Ríos uses white as a transition color into the last set, the sterile, cold white of government institutions and the detached and uninvolved “white nuns” from stanza two. “The man in the suit” from line 43 is a ward of the government and the insti- tution where he is housed. Ríos shows the unsympathetic nature of the government through “the boys who were everywhere smiling at him.” The man tries to hide from these people by inventing a name, “Fresco Peach,” which he will not tell “to a woman.” His emotional walls are as confining as the walls of the institution where he stays. He is isolated from his wife by his walls and by his wife’s walls of embarrassment. In the last lines, he makes a final recognition of himself and his situation saying, “A man is ugly.” With this acceptance of his condition, he “stops running.” This man from the “frivolous place” acknowledges and accepts his status. Once that has been done, he no longer needs to run away from anything.

In the society in this poem, Ríos connects individual members with corporate members, demonstrating that even the slightest shortcoming has broad consequences for the whole community. No matter how insignificant a behavior pattern is, others will share in the fallout. Individual failures by themselves may seem less threatening and thereby more acceptable, but they are nonetheless devastating to the society as a whole. The French philosopher Jean-Paul Sartre said it best when he wrote that it is necessary “to make every man aware of what he is and to make the full responsibility of his existence rest on him. And when we say that a man is responsible for himself, we do not only mean that he is responsible for his own individuality, but that he is responsible for all men.” Thus the interconnectedness Ríos exposes in his poem is a phenomenon that everyone must recognize or else suffer the consequences.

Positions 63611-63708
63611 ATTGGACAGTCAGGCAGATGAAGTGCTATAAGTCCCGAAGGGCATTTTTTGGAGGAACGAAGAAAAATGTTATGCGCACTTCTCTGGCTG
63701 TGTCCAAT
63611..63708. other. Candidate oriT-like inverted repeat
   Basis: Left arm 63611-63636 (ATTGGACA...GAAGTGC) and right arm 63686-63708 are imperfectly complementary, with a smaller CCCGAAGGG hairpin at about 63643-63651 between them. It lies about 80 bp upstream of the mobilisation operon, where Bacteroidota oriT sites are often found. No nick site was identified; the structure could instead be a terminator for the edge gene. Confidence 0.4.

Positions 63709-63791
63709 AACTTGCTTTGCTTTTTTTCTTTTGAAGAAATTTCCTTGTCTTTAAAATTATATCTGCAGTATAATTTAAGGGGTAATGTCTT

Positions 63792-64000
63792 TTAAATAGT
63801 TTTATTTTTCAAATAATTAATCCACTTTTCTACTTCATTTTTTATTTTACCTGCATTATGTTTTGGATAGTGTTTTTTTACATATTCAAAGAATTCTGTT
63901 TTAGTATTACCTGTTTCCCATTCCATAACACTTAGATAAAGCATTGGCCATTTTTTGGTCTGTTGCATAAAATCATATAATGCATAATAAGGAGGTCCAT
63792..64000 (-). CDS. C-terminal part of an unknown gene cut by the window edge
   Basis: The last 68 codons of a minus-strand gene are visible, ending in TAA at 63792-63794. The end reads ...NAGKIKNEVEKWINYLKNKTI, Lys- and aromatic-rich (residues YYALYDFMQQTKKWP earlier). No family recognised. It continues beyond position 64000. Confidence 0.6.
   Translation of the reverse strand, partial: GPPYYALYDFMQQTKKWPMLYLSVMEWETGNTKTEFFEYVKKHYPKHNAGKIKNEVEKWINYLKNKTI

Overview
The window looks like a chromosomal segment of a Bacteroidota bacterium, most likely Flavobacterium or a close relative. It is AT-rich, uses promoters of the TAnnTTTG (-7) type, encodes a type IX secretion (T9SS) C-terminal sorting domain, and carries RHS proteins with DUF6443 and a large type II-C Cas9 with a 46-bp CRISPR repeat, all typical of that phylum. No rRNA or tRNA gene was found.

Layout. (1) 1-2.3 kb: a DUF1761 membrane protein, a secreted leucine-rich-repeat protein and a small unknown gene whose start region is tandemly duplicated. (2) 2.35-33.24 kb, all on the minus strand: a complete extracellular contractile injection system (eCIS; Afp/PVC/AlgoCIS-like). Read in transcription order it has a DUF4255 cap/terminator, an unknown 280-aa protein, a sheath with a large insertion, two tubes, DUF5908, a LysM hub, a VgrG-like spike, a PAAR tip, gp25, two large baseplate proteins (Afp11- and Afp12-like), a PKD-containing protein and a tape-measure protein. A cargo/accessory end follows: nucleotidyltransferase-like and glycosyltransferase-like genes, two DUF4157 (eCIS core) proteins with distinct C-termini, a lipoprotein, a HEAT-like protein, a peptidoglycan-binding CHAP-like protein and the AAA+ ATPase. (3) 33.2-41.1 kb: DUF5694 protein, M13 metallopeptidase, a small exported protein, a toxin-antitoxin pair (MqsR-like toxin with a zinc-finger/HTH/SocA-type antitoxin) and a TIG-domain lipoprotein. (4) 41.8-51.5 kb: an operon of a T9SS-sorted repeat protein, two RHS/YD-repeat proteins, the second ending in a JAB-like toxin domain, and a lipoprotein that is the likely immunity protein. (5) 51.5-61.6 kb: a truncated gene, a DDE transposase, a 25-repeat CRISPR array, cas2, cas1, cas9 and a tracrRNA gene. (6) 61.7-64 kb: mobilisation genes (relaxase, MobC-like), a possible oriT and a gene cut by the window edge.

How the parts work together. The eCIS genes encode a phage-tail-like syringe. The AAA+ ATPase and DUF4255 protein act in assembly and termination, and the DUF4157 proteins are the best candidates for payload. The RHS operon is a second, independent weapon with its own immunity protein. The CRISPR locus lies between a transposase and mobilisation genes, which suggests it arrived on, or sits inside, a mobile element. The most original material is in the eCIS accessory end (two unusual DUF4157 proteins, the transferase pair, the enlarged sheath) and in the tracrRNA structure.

Source: Carl Mowery, in an essay for Poetry for Students, Gale Group, 2001. Mowery has written extensively for the Gale Group.